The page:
The first stage of the illness was a debilitating malaise, a loss of energy that confined many a good scholar to their quarters, ruined with weakness and melancholy. This weakness would sever the magi's connection to their magical abilities, leaving them completely helpless. Having been consumed thusly by the illness, the afflicted magi would suffer a short but intense fever that would burn away the last of their life force, leaving the victim a wasted husk. Within the first week alone, dozens of magi were taken. No one affected survived.
     
      Nythe, being an earth magi and a plant magi in particular, was assigned to a contingency of herbalists and healers in order to find a cause and a cure to the Fever. It was during this time that Nythe began keeping a journal, a habit she would keep for the rest of her life. The entries, written in the same simple language she always spoke in, tell a story of hopelessness and fear. The healers labored day and night, and could not reverse the tide of the illness. The few afflicted they could save remained unable to reconnect to their magic, and still many dozens were dying each week. The future seemed dark.
     
      The healers pressed on, Nythe among them. The determination and serenity that had propelled her through life until this moment did not fail her, and made her a valuable asset to the cure effort. The ravages of illness and death did nothing to disturb her constant calm. When many of the healers began to catch the Fever, and when many of the herbalists began running out of cures to try, Nythe pressed on.
     
      It was entirely by accident that Nythe and her small group of assistants found a treatment: ruby somniant vemon and white aculeus honey, combined carefully and administered in the correct amount, could stall the disease in the first stage, delaying the fever that gave the illness its name.
     
      It was a full month into the epidemic that Nythe found the full cure.
     
      Her journal entries tell nothing of how she came about the idea. Perhaps a comment by one of her fellow herbalists inspired her, or perhaps one of her habitual nighttime walks in the Keep gardens led her to the answer. Regardless, no one else had considered the mold of a rotting cukurba. The ornery pumpkin tortoises were omens of misfortune, after all. The mold from their shell, however, used in tandem with an obscure opposition spell, was exactly what was needed to reverse the tide of the disease.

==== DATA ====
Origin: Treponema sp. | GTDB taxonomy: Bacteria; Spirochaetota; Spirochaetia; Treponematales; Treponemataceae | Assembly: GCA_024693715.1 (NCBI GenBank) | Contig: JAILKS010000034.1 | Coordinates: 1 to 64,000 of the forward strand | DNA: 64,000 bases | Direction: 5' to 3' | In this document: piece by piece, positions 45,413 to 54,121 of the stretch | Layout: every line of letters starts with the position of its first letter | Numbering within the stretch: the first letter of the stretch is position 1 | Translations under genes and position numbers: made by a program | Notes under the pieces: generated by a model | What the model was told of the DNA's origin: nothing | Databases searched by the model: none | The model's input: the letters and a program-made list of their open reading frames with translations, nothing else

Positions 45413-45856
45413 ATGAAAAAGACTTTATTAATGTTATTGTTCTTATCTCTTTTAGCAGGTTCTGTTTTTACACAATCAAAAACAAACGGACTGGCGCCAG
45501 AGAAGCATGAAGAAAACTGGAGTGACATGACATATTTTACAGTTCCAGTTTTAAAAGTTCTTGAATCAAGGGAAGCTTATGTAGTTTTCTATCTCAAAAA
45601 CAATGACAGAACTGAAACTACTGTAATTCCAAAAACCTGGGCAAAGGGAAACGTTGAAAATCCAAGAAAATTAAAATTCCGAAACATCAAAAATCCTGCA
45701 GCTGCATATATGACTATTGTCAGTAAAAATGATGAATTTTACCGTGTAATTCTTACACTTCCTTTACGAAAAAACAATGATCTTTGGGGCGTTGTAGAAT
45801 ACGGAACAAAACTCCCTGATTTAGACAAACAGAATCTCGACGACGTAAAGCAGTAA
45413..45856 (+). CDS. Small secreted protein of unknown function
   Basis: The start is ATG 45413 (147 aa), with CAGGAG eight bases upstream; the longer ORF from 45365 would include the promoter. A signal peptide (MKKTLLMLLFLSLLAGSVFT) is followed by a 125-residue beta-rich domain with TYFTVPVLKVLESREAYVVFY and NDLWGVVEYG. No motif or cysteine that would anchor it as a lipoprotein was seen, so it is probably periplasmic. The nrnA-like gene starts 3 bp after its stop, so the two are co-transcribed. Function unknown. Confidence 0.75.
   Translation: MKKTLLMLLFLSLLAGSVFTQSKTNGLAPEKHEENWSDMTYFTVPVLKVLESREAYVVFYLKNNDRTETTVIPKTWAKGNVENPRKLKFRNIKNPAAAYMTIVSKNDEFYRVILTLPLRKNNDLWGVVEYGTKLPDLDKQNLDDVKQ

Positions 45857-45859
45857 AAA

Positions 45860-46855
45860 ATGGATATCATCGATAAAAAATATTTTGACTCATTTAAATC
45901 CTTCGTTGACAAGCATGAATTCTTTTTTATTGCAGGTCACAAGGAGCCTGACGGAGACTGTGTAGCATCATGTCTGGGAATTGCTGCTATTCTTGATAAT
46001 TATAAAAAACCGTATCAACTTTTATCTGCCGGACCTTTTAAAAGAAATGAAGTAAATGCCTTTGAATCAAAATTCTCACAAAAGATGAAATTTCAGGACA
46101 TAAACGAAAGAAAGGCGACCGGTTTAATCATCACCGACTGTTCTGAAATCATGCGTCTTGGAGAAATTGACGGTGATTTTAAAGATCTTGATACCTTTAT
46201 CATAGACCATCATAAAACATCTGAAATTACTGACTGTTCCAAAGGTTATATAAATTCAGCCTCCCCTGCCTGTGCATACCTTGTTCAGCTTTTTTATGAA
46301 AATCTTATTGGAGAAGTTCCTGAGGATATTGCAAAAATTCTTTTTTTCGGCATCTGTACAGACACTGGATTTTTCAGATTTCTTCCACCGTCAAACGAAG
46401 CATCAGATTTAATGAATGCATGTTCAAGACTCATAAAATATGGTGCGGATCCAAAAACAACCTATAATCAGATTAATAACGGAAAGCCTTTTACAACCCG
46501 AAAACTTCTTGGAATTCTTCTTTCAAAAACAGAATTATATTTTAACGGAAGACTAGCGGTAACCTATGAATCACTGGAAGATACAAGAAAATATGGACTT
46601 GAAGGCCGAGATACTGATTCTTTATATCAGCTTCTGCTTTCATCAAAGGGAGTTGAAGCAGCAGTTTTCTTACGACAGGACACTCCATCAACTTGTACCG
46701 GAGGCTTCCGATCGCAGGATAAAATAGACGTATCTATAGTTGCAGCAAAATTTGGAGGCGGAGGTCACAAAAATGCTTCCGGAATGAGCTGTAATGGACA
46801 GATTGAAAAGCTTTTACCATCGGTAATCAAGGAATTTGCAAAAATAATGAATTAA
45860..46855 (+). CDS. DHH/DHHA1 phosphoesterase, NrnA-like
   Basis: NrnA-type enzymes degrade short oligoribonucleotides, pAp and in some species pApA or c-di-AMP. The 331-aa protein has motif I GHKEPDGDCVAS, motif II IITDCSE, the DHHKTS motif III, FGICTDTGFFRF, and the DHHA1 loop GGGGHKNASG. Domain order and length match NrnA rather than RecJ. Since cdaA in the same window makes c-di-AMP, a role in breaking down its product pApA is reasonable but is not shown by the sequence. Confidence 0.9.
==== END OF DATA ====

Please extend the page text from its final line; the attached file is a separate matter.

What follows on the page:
Within days of Nythe's discovery, all those afflicted by the Fever were cured. Those who lost their magic could regain their abilities with practice. The Fever fell from threatening the very existence of the magi to a nuisance no more threatening than the common cold.
     
      Nythe was upheld as a hero of the greatest proportions, a savior of the magi. However, the celebrations held in her honor did little more than drive the secretive woman further into her shell. She dodged the accolades with desperation, diving further into her work in an attempt to return to the solitude and obscurity she so loved. There was still a great deal of work to be finished.
     
      Further reading into Nythe's journals show that she believed the Fever to be the work of dark magi, though why she came to this conclusion is unknown. What is known is that the Keep rallied around her, with magi flocking to work in her employ, united by a desire to find who was responsible for the death of their comrades and loved ones. Their enthusiasm drove them more than Nythe's leadership; she remained mysterious and distant as ever, always few of words, always secluded.